Equipment Optimization FAQs

There are several options for board cleaning equipment. Ensuring this equipment is optimized is crucial to producing clean boards. If none of these FAQs address your specific question, please contact us.



Q. Any recommendations to send me down the right path in a transition to a new wave solder machine from the dog I have now?
A. Two return questions – are you transitioning to a nitrogen-based wave solder and is your present system nitrogen based?


If you are making the transition to a new nitrogen based system and your present system is not nitrogen based, then screening with your present machine would be a waste of time. You could determine the best performer in air, but not nitrogen. You might consider using an outside source for development, if you wish to transition to nitrogen.


If you are looking for low-solids fluxes, Kester 951 should be considered, as well as Alpha SLS-65 And Mutlicore X33-04i. We don’t think there is such a thing as a good flux or a bad flux, but you have to find the one that works best with your parts mix. You will want a halide-free flux, qualified to J-STD-004 – we would not recommend considering a flux unless it is so qualified.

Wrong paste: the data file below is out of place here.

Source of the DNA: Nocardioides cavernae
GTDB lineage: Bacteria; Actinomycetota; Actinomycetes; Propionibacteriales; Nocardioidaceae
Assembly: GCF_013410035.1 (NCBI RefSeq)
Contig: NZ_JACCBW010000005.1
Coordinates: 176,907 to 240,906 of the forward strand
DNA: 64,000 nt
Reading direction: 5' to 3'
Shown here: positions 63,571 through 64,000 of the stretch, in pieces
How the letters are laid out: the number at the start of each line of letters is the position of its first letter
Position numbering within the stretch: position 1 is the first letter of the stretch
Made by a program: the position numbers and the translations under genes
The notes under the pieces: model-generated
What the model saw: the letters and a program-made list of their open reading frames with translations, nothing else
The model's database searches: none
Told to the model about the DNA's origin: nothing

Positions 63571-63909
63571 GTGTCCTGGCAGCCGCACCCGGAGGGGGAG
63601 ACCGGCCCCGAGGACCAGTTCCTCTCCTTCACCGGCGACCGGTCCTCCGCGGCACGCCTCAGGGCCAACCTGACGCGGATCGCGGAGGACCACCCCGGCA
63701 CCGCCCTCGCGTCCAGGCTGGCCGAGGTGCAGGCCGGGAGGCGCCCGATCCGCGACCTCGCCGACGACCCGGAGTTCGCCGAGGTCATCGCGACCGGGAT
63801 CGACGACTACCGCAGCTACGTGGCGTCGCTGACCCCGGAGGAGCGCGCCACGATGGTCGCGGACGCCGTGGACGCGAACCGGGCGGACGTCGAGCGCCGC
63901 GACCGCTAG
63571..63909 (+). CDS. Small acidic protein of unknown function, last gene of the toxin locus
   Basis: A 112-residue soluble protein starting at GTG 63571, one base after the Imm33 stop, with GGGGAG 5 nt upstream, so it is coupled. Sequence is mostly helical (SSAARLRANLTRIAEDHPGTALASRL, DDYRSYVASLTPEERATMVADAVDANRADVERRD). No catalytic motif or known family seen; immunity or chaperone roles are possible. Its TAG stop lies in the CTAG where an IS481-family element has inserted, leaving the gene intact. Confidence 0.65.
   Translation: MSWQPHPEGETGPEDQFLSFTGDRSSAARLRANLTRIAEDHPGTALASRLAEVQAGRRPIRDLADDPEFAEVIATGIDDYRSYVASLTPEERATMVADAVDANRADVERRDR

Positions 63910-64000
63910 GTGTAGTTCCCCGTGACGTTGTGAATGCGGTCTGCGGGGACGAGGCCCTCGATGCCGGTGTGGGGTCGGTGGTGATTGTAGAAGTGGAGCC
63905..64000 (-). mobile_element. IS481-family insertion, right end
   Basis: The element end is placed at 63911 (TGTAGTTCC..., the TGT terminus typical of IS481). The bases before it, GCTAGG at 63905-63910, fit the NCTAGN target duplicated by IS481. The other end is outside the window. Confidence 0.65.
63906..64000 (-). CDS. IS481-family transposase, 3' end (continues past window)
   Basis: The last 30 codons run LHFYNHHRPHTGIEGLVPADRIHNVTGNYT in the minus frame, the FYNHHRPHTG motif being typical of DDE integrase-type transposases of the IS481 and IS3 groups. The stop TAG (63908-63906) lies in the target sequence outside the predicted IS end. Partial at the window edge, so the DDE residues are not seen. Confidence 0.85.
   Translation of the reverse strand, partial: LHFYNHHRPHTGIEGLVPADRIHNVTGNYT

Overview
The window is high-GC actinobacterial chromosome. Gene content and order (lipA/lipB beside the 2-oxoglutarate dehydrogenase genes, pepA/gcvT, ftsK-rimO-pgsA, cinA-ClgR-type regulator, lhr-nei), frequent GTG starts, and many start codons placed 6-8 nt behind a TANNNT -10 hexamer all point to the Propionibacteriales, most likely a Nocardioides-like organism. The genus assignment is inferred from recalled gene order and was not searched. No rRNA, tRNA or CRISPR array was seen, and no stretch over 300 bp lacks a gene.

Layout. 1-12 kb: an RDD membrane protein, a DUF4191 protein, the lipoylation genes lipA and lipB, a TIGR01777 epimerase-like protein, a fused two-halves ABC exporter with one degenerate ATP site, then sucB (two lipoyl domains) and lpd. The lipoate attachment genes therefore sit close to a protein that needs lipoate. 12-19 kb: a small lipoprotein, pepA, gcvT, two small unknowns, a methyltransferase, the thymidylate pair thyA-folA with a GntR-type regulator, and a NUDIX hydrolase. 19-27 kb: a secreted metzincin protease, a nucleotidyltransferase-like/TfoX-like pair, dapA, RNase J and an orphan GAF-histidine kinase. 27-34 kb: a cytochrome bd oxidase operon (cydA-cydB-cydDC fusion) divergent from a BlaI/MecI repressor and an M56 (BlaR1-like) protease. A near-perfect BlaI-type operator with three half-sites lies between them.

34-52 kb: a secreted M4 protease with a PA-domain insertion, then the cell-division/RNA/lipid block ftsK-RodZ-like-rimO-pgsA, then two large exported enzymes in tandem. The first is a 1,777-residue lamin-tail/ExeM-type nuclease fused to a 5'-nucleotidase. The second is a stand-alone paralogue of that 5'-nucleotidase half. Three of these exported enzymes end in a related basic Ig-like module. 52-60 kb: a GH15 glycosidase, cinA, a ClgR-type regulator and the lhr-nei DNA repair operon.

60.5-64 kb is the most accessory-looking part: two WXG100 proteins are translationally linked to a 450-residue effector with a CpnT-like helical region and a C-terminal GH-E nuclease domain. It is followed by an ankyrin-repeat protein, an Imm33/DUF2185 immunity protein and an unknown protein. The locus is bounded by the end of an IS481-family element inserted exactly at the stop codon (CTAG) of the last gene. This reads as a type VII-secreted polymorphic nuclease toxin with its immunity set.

Q. How do I choose the best flux or cleaning option for my application?
A. In general, you wish to minimize the amount of harmful residues present on the assembly. Harmful materials are most often the halides, such as chloride; therefore, selected fluxes should be halide-free, or the cleaning chemistry should be effective at reducing chloride and bromide. While we are not in the business of selling cleaners, if you don’t know where to start looking then consider Envirosense Envirogold 816 or Kyzen Aquanox SSA. Both are excellent cleaners and are not harmful to assemblies. Another consideration is compatibility of your components to cleaning. If you have parts which are water intolerant, then aqueous or semi-aqueous cleaning is a problem. Depending on the situation, such water-intolerant parts can be added later, or some cleaners can be rinsed with isopropanol rather than water. The choice of cleaner also depends on whether you are going to be doing high volume in-line cleaning or low-volume batch cleaning.



Q. What are the critical parameters of my new manufacturing process?
A. We have found that many process problems can be traced back to a few critical areas: bare board residue levels; solder mask type and cure levels; flux deposition; flux type; the efficiency of any cleaning operations. Most critical is for the process engineer to view the big picture of the process. Everything is inter-related and every step has an effect on the end result. Part of our utility as process consultants is that we do see the big picture and understand the interrelationships.